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Police Informers

Police Informers

Negotiation and power

By Rod Settle


The use of informers is a routine part of much criminal investigation work. A whole spectrum of information is used by the police, some respectable, some more controversial. Settle’s book is a scholarly analysis of the informer’s role. Based on extensive Australian field research, including a wide range of interviews, he redefines the stereotype of the gig and their part in the information spectrum.

Focussing around a detailed case study of the investigation into the Walsh Street Murders, he argues that most gigs are recruited by police use of "selective prosecution" rather than by the inducement of money.

The book also raises disturbing issues about police use of prison informers as an alternative to "verballing" and of "public policy privilege" in the courts to conceal sources of information, and about the callousness with which many individual informers are discarded when they have outlived their usefulness to the Crown.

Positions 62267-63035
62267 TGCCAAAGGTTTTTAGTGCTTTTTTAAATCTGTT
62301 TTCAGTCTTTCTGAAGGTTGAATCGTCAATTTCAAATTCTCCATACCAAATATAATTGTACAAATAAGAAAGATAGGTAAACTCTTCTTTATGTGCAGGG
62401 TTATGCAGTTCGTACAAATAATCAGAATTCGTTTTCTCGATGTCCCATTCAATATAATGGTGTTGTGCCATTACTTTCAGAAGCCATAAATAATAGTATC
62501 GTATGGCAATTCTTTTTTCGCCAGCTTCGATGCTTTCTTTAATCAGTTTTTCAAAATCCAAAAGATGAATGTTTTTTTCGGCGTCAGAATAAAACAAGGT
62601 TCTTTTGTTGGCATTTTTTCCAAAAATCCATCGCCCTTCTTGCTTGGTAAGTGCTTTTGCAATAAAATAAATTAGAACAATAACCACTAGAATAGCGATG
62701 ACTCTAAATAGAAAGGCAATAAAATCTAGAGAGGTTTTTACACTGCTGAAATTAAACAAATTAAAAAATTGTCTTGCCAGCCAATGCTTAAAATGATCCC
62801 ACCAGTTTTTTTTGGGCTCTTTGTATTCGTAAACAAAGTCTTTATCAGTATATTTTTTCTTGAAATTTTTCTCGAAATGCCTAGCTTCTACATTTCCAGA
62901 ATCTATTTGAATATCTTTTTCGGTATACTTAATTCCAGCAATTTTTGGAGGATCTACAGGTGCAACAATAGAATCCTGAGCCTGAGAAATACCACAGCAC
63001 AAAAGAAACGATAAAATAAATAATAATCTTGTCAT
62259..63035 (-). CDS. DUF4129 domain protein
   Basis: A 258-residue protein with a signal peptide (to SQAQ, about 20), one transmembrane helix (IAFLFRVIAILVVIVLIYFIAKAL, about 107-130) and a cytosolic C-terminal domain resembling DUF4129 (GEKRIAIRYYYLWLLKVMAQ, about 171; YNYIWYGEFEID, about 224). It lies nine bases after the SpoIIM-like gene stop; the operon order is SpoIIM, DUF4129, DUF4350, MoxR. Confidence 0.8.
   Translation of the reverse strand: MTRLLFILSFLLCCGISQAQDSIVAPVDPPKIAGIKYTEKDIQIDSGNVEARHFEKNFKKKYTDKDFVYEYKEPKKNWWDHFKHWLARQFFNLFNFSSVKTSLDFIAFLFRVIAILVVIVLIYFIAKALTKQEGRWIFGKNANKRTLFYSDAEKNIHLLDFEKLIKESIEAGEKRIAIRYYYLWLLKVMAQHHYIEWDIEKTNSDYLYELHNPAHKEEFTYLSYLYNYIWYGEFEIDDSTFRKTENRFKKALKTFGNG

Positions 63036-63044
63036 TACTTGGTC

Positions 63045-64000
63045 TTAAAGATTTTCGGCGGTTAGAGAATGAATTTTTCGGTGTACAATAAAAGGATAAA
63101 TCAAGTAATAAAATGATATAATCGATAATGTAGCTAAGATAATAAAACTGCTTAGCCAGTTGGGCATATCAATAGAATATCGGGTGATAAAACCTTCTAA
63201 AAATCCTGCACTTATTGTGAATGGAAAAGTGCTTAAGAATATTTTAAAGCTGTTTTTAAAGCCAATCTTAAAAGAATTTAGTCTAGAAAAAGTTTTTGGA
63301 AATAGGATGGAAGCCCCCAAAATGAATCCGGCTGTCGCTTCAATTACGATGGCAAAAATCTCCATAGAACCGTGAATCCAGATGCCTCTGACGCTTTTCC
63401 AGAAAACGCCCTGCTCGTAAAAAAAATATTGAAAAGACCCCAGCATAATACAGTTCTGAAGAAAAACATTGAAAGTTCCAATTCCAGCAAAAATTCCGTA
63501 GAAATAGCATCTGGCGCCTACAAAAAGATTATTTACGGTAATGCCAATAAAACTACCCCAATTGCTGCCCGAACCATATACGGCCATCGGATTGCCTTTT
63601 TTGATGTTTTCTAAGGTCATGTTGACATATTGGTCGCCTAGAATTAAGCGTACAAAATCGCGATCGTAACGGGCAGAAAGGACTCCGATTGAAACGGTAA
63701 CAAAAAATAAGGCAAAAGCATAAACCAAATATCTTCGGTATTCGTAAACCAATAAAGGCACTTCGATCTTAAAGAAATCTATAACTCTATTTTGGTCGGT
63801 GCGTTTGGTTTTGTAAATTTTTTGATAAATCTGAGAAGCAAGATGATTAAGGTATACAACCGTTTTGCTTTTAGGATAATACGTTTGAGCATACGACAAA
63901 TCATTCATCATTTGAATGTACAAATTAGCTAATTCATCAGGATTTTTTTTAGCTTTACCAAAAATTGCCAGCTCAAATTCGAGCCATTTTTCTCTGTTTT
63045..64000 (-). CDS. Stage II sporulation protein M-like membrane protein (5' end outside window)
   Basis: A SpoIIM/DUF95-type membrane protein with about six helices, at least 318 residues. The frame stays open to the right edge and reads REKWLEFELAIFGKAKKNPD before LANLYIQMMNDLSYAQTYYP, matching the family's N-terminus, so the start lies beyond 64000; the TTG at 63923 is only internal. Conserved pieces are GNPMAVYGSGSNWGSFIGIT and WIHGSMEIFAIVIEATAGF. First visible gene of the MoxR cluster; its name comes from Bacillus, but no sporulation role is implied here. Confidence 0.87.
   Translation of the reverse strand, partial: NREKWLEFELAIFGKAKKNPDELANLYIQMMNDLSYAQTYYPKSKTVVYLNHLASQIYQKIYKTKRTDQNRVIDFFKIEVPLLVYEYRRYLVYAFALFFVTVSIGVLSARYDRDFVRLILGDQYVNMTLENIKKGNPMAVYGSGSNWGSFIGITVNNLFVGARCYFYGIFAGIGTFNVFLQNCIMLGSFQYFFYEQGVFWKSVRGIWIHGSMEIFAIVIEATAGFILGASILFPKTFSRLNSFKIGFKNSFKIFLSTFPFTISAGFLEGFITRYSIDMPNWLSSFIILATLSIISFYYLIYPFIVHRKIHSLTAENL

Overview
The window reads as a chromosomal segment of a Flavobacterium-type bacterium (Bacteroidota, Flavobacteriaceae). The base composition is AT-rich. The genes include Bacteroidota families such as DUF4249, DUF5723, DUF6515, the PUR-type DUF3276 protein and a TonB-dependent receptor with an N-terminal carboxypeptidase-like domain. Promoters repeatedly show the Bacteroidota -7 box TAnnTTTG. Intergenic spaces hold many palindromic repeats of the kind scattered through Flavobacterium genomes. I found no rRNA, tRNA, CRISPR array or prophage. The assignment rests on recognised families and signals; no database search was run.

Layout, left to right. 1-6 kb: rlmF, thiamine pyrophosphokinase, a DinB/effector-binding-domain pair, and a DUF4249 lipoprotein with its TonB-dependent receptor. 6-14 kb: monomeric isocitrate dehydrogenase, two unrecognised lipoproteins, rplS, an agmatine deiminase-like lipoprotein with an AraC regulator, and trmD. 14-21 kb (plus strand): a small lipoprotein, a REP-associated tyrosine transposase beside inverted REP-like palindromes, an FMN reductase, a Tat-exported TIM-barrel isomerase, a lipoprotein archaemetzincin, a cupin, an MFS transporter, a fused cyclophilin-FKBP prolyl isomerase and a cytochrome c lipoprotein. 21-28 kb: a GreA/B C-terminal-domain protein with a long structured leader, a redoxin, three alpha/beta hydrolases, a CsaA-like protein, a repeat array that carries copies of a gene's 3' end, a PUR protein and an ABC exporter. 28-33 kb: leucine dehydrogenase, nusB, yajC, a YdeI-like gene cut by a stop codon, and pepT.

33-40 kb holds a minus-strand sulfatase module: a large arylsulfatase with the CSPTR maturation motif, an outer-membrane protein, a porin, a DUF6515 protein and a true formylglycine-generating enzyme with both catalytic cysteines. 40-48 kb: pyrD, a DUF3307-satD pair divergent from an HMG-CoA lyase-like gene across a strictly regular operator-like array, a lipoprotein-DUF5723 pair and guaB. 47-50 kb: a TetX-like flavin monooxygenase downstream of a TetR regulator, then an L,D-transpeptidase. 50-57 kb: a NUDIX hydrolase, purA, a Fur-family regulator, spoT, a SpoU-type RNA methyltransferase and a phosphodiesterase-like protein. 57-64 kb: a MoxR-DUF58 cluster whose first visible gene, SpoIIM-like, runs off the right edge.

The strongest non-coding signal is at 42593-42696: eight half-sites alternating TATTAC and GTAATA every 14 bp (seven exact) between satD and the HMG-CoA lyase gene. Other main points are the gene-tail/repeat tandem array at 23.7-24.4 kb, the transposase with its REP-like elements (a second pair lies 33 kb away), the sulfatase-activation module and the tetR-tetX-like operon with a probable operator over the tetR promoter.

Anonymous grassing

Operation Noah
Cash for information

Respectable grassing

Neighbourhood Watch
Institutionalized information flows

Indemnified dogs

Introduction: indemnity for information
Legal doctrine
Case study: the Walsh Street investigation
Moral ambiguities

Chocolate frogs

Introduction: divide and rule
Sentencing discounts
Internal organization of the prison
Conditional release
Use of prisoners


Introduction: franchised industry
Use by the judiciary
Case study of a supergrass


Summary of findings and discussion

Appendices/ References/ Cases cited / Index

Published June 1995
Publisher The Federation Press
ISBN 9781862871489
Australian RRP $38.50
International Price $35.00
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Criminology & Policing - Police Studies
Criminology & Policing - Justice Studies

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